Changing the status quo scary, but necessary

The other day, a post by dude I knew in high school popped up, wherein he bemoaned living in a world where men must deal with the “constant fear” of being accused of predatory behavior, or of having their past actions brought back and scrutinized.

And like, OK, whatever. He can have his opinion. I don’t happen to agree with it, but then, I haven’t even seen this guy in two decades. Did I really feel like getting into a Facebook argument with him now?

The answer, at that moment, was no.

But the more I thought about it, the angrier I became.

Because here’s the thing.

You want to know what’s also scary?

Being a woman. Pretty much all the time.

For example:

It’s scary walking to your car at night, or to your job, or home from your friend’s house, or, well, anywhere, as you never know who might be lurking in the shadows, ready to attack.

It’s scary sticking up for yourself to cat-callers, in case they lash out.

It’s scary to straight-forwardly tell a guy you’re not interested, thereby risking his berating you, seeking revenge, or becoming a stalker.

It’s scary going on a date with someone you think likes you, only to be coerced, forced or otherwise pressured to do something you aren’t comfortable with, because he thinks he’s earned it, or worse, entitled.

It’s scary knowing that, because of the way society is structured, there is every chance you could be ignored, if you tell.

Or, scarier yet, shunned, bullied or publicly humiliated.

It’s scary knowing that if you do press on, authorities may deem your case “un-winnable,” and shove every bit of evidence collected — some of it from your own body — into storage, to be ignored, forgotten and left to degrade on a shelf, along with hundreds of thousands of kits just like it.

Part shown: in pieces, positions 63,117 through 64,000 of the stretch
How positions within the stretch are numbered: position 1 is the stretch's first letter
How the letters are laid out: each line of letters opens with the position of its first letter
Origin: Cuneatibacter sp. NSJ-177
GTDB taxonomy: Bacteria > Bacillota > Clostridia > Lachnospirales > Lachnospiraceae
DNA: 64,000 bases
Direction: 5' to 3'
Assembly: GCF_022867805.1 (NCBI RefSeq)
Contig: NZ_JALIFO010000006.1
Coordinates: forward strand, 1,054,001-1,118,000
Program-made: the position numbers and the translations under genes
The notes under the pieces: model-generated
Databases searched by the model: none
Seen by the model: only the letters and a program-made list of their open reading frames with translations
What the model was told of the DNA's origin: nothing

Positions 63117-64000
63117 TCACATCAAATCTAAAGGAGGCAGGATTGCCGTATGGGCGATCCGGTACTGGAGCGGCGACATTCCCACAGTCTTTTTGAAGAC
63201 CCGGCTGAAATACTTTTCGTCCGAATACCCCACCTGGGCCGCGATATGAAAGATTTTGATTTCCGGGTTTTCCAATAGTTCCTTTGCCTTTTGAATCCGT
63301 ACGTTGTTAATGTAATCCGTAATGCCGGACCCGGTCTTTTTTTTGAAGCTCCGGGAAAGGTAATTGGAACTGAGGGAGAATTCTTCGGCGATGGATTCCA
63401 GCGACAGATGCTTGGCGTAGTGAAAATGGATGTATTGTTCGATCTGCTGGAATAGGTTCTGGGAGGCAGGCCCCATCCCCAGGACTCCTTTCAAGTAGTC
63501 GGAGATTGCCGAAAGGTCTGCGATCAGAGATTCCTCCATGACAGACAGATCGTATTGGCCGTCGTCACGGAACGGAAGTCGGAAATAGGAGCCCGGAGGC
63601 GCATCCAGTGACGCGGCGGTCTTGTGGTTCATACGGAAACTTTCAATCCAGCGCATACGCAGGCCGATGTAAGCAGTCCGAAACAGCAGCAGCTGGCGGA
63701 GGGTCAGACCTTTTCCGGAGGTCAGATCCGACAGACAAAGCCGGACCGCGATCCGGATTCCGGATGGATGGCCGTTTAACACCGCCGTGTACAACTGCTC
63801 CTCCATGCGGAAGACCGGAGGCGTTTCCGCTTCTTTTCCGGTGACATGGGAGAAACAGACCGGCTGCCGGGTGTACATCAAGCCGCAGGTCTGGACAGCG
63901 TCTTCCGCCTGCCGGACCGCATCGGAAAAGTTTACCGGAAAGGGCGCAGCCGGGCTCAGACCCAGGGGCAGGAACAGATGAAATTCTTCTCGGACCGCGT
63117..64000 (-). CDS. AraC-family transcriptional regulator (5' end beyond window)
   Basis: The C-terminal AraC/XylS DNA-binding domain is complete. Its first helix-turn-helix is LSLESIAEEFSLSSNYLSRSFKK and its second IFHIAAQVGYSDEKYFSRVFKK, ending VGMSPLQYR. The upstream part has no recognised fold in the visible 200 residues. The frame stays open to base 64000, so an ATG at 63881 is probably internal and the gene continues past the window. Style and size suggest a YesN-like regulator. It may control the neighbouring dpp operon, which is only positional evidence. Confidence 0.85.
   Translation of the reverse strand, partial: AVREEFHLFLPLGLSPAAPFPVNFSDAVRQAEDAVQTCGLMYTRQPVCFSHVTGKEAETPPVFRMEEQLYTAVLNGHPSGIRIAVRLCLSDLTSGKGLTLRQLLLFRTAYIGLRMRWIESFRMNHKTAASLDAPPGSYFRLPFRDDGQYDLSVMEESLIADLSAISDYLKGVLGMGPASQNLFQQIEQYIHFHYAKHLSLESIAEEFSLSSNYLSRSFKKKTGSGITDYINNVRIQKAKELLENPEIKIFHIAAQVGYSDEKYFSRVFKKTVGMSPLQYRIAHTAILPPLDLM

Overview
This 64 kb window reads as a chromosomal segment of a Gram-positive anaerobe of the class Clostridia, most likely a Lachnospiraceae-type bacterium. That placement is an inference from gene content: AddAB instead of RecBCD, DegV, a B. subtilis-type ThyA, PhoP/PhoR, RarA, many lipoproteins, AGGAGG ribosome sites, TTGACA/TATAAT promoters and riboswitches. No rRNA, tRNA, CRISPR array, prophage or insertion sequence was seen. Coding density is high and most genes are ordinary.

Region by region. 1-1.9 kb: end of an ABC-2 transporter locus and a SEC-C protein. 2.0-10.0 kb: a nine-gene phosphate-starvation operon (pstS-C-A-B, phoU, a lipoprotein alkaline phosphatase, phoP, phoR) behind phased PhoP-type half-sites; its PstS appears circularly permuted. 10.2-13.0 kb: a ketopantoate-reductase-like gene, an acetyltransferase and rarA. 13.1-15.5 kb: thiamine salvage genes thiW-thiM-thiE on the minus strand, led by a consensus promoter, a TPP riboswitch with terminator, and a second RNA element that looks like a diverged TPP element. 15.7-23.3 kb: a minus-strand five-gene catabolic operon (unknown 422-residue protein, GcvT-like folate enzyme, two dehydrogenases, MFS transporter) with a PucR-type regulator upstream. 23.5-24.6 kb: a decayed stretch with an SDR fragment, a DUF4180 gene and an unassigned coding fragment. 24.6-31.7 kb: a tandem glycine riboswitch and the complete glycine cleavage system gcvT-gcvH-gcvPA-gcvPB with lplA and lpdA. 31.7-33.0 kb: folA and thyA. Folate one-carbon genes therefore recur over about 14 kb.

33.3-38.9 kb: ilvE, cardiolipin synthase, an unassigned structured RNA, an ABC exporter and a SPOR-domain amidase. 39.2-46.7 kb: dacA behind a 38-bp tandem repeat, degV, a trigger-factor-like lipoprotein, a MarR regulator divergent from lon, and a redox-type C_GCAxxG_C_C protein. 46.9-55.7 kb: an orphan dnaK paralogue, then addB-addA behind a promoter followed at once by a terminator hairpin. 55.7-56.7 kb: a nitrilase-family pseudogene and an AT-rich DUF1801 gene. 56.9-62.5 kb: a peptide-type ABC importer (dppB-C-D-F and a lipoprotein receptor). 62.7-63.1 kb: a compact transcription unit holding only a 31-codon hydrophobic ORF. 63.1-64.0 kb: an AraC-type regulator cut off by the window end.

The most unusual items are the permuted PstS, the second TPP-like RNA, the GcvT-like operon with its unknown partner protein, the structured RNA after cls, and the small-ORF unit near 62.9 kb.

It’s scary realizing that in the rare case your assault gets prosecuted, you will be on trial every bit as much as your attacker — made to account for your choices, from your outfit to your alcohol intake to your attitude, in an effort to prove your complicity.

It’s scary to think of your family and friends sitting there, having your entire sexual history called into question.

It’s scary wondering if they’ll be able to still see you the same way afterward.

It’s scary knowing that, if your attacker wasn’t a stranger in a ski mask, many people will assume your guilt instead of his. That you either asked for it or have an angle.

It’s scary that we are all wired to be on high alert all the time.

It’s scary that none us are immune.

It’s scary that nearly every woman I know has been the victim of some form of sexual assault.

It’s scary that, at the time, every one of them felt alone.

It’s scary knowing that when assault claims are made, many people will worry about his future, or makes excuses for his past, rather than believe what you are saying right here and now.

It’s scary to think that despite the progress we’ve made, even now girls are being sent the message that their words don’t count. That fear is simply their lot in life, and neither their bodies nor their voices are of value.

That has got to change.

No matter how scary it might be to the status quo.

I actually think my favorite T-shirt sums it up quite nicely:

“We should ALL be feminists.”

Katie McDowell is a lifestyles writer/copy editor for The Dominion Post. Email her at kmcdowell@dominionpost.com.

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